* Help the child develop coping skills. Help the child identify ways to discharge his feelings safely. Provide a variety of classroom activities that allow the child to work through his feelings.

Classroom Strategies

The teacher's response to domestic violence sets the stage for how the child copes with this painful issue, now and in the future. Your response is the litmus test for further disclosure. Teachers can help by:

* Making the classroom an emotionally safe place

* Encouraging cooperation instead of competition

* Accepting alternative ways for children to complete their work, instead of having one "right" answer or product

* Maintaining a calm and upbeat voice

* Focusing on the reasons and goals for having classroom rules on safety, and for exhibiting caring behaviors

* Rejecting threats or fear as discipline methods

* Alerting the child to any changes in the class schedule; talking through new or different procedures and rules; preparing them for the presence of new people in the classroom

* Modeling nonviolent, prosocial problem-solving behaviors

* Modeling a variety of assertive behaviors; pointing out nonviolent assertive (as opposed to aggressive) behaviors as they occur

* Talking about people at school, or outside of school, who model prosocial behaviors

* Focusing on the victim's needs when aggression occurs, and helping the victim avoid becoming a victim again.

The above strategies are just a sampling of what teachers can do to establish a productive classroom environment. If teachers need more help, they should sit down with a social worker (or appropriate personnel) and explain in detail what has been observed. If more intervention is necessary, involve a network of professionals. The appendices at the end of this article offer resources for dealing with domestic violence. One resource I recommend to professionals and teachers in their search to understand better how to deal with domestic violence, and in their more direct interventions with children, is called "Della the Dinosaur" (Schmidt & Spencer, 1996). This manual focuses on grades K-6, and offers advice for gaining administrative support for addressing domestic violence as a social issue; forming support groups for at-risk children; and helping children regain trust, confidence, and self-esteem.


Domestic violence requires intervention from a large network of trained professionals. Teachers play a key role simply because they have the most contact with children affected by such violence. However, social workers and principals must shoulder most of the responsibility. Teachers' first and foremost priority is to make the classroom emotionally safe. Including a topic on "Family Diversity" can open doors for talking about how "all families are different, and all have problems and manage their problems in different ways." Finally, all adults can help children of domestic violence understand that they have the right to be safe, healthy, and loved.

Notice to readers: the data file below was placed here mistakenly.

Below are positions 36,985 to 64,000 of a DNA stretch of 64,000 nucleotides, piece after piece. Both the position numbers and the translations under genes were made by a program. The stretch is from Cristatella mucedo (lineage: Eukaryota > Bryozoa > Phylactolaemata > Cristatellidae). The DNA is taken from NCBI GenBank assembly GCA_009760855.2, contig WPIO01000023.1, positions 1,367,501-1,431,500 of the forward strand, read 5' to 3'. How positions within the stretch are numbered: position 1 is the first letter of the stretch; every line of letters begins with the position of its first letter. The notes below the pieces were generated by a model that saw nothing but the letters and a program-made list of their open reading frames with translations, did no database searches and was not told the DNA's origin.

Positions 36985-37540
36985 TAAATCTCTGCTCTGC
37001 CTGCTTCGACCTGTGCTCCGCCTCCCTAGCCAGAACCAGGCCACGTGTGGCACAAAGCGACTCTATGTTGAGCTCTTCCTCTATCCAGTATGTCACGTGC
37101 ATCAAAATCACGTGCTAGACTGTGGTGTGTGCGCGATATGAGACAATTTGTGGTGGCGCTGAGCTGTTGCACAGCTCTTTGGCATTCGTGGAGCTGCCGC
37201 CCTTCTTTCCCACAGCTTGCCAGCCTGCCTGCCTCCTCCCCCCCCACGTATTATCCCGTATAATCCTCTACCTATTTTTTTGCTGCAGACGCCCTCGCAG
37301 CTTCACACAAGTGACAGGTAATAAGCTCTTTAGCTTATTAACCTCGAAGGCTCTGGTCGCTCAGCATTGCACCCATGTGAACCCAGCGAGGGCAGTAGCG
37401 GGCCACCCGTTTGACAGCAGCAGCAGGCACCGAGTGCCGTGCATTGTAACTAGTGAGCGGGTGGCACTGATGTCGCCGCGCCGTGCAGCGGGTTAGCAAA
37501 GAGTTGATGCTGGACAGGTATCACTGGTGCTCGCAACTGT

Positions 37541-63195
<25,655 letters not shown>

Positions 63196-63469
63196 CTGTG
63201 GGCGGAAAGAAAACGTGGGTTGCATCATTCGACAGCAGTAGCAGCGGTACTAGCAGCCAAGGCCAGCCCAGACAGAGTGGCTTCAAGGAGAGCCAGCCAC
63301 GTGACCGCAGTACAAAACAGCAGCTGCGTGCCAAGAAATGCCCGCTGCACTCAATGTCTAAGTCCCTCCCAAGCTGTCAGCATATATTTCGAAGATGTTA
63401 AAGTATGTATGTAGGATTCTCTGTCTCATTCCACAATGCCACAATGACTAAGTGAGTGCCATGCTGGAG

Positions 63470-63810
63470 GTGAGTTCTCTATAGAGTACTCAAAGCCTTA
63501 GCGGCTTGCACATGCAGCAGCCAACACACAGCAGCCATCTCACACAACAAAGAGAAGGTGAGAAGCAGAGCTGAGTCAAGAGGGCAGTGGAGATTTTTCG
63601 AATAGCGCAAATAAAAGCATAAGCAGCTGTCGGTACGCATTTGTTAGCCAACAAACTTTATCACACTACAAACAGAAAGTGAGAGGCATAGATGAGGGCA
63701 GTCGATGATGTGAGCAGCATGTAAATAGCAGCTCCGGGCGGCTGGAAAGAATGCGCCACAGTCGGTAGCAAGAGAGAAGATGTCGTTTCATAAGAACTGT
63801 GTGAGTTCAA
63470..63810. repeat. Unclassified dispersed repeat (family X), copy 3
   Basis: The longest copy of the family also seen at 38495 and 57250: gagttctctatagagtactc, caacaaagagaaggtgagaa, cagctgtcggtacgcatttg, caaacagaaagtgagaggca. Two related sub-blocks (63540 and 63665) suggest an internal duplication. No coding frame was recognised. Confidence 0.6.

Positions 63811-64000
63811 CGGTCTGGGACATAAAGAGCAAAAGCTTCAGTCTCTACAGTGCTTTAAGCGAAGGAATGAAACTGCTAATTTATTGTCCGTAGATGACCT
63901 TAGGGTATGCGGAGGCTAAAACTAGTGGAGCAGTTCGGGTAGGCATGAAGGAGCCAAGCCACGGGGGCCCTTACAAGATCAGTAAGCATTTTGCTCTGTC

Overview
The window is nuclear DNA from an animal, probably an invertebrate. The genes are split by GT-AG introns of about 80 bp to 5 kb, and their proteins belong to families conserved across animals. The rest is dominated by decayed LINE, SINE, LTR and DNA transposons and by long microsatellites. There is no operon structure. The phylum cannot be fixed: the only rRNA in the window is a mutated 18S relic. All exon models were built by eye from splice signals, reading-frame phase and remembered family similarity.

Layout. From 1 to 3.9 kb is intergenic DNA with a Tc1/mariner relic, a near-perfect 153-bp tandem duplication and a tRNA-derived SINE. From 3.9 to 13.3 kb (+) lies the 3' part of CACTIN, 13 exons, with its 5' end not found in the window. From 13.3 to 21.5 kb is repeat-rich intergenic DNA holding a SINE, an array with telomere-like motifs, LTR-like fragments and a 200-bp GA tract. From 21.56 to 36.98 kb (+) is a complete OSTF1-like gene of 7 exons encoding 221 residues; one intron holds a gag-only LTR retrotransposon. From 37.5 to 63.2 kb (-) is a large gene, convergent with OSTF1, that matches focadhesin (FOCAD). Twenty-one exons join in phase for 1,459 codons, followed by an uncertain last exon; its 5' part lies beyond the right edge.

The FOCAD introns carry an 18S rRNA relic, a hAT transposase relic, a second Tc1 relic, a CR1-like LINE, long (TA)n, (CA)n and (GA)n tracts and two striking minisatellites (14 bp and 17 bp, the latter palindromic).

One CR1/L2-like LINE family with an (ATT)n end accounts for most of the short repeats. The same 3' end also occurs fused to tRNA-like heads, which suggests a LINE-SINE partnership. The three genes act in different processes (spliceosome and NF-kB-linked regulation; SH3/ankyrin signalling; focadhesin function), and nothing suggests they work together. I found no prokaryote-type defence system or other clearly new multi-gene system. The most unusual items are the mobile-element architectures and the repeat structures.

Note: Ms. Kearney can be reached at: P.O. Box 80333, Phoenix, AZ 85060-0333; at; fax 602-956-2358.

Common Feelings for Children Exposed to Domestic Violence

Anger: at the abuser for the violence, at the victim or themselves for not being able to stop the violence, and at the world for allowing this to happen.

Fear/Terror: that the mother or father will be seriously injured or killed, that they or their siblings will be hurt, that others will find out and then the parents will be "in trouble," or that they will be removed from the family.

Powerless: because they are unable to keep the fights from happening or to stop them when they do occur, and because the community, including law enforcement, often does nothing to stop the abuse.

Loneliness: feeling unable or afraid to reach out to others, feeling "different," or feeling isolated.

Confusion: about why it happens, about choosing sides, about what they should do, about what is "right" and "wrong." Additionally, they are confused about how the abuser can sometimes be loving and caring, and, at other times, be violent.

Shame: about what is happening in their home.

Guilt: because they believe that they cause the fights or should be able to stop them.

Distrust: of adults, even teachers, because their experience tells them that adults are unpredictable, that they break promises, and/or that they do not mean well.

School Safety Plan in the Domestic Violence Intervention Process